Replacement Hormone Therapy
Some men with nonobstructive azoospermia may benefit from hormone treatment, which, depending on the man’s current hormone levels, may encourage sperm production or improve the likelihood of sperm recovery during sperm extraction and retrieval. The following list details these hormones:
Folliculogenesis-stimulating hormone (FSH)
Pregnancy-inducing hormones include human chorionic gonadotropin (HCG)
Varicocele, a disorder characterised by enlarged veins in the scrotum, might hinder sperm production in certain men.
In a microscopic varicocelectomy, we use a tiny camera attached to an operating microscope to locate the offending veins and surgically close them up, all without disturbing the nearby healthy tissue (e.g., arteries, vas deferens, lymphatic channels).
Up to 40% of men who have this procedure done will have their sperm returned to them. Sperm extraction is an option for those who have tried repeatedly without success. Read on to learn about the sperm extraction options we provide.
Further Information Regarding the Management of Asymptomatic Azoospermia
Whatever the root of your non-obstructive azoospermia, you may expect the same treatment plan from us. First, a male endocrine profile and menstruation analysis (blood work). Then, treatment consists of one or more of the following methods:
Clomid (clomiphene citrate) is the drug of choice to treat low bioavailable testosterone. After four months of treatment with this medicine, your sperm will be tested again.
One in every nine men will have their sperm return to the ejaculate after taking therapy to normalise testosterone levels. Some medications prevent sperm from returning to the ejaculate in males.
Alternatively, microsurgical testicular sperm extraction improves sperm recovery rates when the patient has taken medication to suppress testosterone (microTESE).
Microsurgical testicular sperm extraction (microTESE) is advised for men with enough testosterone* after diagnostic testing.
MicroTESE is also recommended for men who have been using testosterone-suppressing medicines for at least four months but are still unable to produce sperm following ejaculation.
MicroTESE treatments allow for sperm identification between 50% and 65% of the time.
Obstructive Azoospermia Treatment
Surgery to remove the obstruction may help men with obstructive azoospermia conceive spontaneously, without the need for IVF or other forms of artificial reproductive technology. In certain cases, a vasectomy reversal allows for a couple to conceive a child the traditional way.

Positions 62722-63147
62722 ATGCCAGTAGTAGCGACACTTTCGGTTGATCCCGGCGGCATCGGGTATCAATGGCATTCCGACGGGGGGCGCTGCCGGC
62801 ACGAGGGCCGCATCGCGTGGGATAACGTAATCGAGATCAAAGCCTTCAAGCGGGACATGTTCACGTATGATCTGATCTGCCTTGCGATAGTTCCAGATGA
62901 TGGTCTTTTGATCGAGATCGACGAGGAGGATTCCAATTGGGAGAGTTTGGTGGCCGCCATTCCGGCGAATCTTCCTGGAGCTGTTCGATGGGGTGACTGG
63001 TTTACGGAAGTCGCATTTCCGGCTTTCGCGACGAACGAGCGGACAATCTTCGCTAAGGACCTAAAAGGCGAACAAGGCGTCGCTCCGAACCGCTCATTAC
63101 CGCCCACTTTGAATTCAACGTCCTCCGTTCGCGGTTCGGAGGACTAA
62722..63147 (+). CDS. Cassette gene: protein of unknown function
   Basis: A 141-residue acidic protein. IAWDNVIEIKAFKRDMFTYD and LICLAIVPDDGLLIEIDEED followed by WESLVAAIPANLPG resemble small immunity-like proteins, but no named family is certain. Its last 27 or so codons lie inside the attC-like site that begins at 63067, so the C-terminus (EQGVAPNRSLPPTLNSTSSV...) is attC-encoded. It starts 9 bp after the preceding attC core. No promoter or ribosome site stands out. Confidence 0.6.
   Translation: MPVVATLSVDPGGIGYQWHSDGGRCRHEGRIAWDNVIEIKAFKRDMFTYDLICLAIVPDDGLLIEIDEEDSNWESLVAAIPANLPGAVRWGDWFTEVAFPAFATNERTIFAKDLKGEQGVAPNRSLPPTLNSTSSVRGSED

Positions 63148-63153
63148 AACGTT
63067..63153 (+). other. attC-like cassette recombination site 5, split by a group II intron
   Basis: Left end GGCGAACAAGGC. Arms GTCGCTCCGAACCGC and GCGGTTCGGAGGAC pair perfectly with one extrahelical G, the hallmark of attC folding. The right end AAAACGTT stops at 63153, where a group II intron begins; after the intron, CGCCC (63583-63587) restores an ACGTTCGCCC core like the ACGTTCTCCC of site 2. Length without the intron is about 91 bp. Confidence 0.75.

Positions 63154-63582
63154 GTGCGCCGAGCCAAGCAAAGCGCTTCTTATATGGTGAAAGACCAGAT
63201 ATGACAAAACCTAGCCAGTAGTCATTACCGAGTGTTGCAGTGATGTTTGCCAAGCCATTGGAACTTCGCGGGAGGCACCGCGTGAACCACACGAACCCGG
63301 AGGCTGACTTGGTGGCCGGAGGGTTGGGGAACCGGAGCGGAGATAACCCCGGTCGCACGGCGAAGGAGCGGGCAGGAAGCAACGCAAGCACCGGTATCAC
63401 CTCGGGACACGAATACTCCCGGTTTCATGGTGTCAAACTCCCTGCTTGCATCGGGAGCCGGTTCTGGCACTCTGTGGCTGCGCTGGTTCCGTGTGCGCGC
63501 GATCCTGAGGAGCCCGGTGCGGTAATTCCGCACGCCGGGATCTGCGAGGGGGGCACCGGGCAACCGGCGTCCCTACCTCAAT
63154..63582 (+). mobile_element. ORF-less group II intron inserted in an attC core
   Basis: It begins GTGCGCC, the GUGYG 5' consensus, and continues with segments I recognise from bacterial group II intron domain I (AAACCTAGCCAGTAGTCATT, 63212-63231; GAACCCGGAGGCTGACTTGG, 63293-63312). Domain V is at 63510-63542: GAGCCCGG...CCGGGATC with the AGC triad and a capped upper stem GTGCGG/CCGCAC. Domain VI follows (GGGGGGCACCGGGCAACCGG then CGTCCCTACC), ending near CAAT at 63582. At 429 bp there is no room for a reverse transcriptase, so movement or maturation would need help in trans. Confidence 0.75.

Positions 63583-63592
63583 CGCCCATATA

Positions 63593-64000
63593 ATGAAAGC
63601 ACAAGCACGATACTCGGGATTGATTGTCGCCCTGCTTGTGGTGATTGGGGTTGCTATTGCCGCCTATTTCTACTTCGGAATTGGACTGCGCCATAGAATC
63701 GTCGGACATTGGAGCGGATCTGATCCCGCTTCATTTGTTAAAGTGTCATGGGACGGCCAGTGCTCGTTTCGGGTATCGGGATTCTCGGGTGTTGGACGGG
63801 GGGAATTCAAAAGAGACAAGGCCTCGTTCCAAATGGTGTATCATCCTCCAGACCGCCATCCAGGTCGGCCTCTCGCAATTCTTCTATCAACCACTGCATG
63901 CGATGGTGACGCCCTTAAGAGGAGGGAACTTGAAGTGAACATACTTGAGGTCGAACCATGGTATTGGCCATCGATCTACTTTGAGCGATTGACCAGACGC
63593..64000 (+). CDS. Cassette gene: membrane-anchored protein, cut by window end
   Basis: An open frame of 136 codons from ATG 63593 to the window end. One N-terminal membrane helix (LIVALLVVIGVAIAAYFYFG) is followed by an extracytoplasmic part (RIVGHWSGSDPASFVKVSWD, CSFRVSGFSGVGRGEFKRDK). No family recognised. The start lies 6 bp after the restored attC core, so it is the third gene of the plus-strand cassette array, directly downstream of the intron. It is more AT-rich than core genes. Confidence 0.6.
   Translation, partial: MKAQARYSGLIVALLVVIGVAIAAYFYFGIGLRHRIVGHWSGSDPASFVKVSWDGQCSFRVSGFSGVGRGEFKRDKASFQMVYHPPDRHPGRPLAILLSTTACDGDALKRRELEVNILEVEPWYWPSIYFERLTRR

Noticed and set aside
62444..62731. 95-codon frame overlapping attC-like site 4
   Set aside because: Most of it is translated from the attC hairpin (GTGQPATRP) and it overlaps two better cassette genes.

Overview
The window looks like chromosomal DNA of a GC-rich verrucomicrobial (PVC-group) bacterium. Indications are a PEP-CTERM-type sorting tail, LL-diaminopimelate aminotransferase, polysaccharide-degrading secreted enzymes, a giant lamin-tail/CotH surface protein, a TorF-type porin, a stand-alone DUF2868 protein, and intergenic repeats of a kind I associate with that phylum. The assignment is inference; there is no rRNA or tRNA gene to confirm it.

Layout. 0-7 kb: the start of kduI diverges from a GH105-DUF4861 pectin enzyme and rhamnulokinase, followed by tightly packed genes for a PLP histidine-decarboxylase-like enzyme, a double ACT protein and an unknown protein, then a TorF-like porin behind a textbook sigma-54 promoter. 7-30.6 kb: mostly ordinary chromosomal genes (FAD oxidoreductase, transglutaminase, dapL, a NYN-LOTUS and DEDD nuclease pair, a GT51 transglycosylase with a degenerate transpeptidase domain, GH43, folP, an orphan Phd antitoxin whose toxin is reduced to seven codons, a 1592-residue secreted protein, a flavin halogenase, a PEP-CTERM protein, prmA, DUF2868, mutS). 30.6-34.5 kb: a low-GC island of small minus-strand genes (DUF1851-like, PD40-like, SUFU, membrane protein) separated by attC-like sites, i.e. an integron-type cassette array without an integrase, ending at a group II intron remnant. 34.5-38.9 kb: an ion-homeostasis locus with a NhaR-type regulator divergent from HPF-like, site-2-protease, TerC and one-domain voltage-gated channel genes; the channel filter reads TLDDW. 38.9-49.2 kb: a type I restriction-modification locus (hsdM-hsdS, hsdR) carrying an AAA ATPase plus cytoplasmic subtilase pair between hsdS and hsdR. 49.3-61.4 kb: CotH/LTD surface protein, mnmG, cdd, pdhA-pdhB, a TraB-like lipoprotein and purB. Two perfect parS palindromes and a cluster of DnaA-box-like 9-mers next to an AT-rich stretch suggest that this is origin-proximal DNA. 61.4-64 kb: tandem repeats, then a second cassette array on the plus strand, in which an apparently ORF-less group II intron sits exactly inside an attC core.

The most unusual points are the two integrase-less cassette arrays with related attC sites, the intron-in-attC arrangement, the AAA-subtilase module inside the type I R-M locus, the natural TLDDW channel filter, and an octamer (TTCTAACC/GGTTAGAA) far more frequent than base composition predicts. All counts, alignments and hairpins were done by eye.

Rates of success may vary depending on a number of factors, including the time after the man’s vasectomy, the age of the wife, and other complicating factors.
Twenty to forty percent of vasectomy reversal patients may conceive naturally without the use of IVF or other assisted reproductive technologies, according to the American Society for Reproductive Medicine (ASRM).
Pregnancy and Non-Obstructive Azoospermia
Specialists in the field of fertility once held the view that men who had problems with their sperm production could only start a family with the help of a sperm donor or via adoption.
Testis biopsies from males diagnosed with non-obstructive azoospermia have, nonetheless, revealed the presence of sperm. Testicular sperm, despite their diminished motility, can be used for intracytoplasmic sperm injection (ICSI) during in vitro fertilisation (IVF).
Testicular sperm extraction (TESE) with in vitro fertilisation (ICSI) is a surgical procedure that has been used on men with non-obstructive azoospermia.
The removal of testicular sperm can be done with either local or general anaesthesia. The sperm collected in this way can be utilised in in vitro fertilisation procedures.
Before considering IVF, genetic testing and counselling are recommended if a man suspects he may have a hereditary cause for his non-obstructive azoospermia.
Pregnancy And Obstructive Azoospermia
If the obstruction causing azoospermia can be surgically removed, then couples may be able to conceive normally, without the use of fertility medications or technological reproductive aids.
However, sperm retrieval treatments can also be utilised to help in the conceiving process. A child can be born to a man with azoospermia using in vitro fertilisation (IVF) utilising intracytoplasmic sperm injection (ICSI) when sperm is collected directly from the testis or epididymis (ICSI).
Multiple methods of sperm retrieval are available, including testicular sperm extraction (TESE), microsurgical epididymal sperm aspiration (MESA), percutaneous epididymal sperm aspiration (PESA), and percutaneous testicular sperm extraction (PTSE) (TESA).
The sperm retrieval process might happen on the same day as the egg retrieval operation or a few days beforehand during IVF. Fresh sperm is often preferred over frozen sperm in fertility clinics. Multiple sperm extractions can be performed simultaneously. However, you should wait anywhere from three months to a year before attempting another retrieval.
Recovered testicular sperm does not contain a sufficient amount of motile sperm to allow IUI or IVF without the intervention of an embryologist, hence ICSI (in vitro fertilisation with a single sperm, done by an embryologist) is typically required to fertilise the eggs.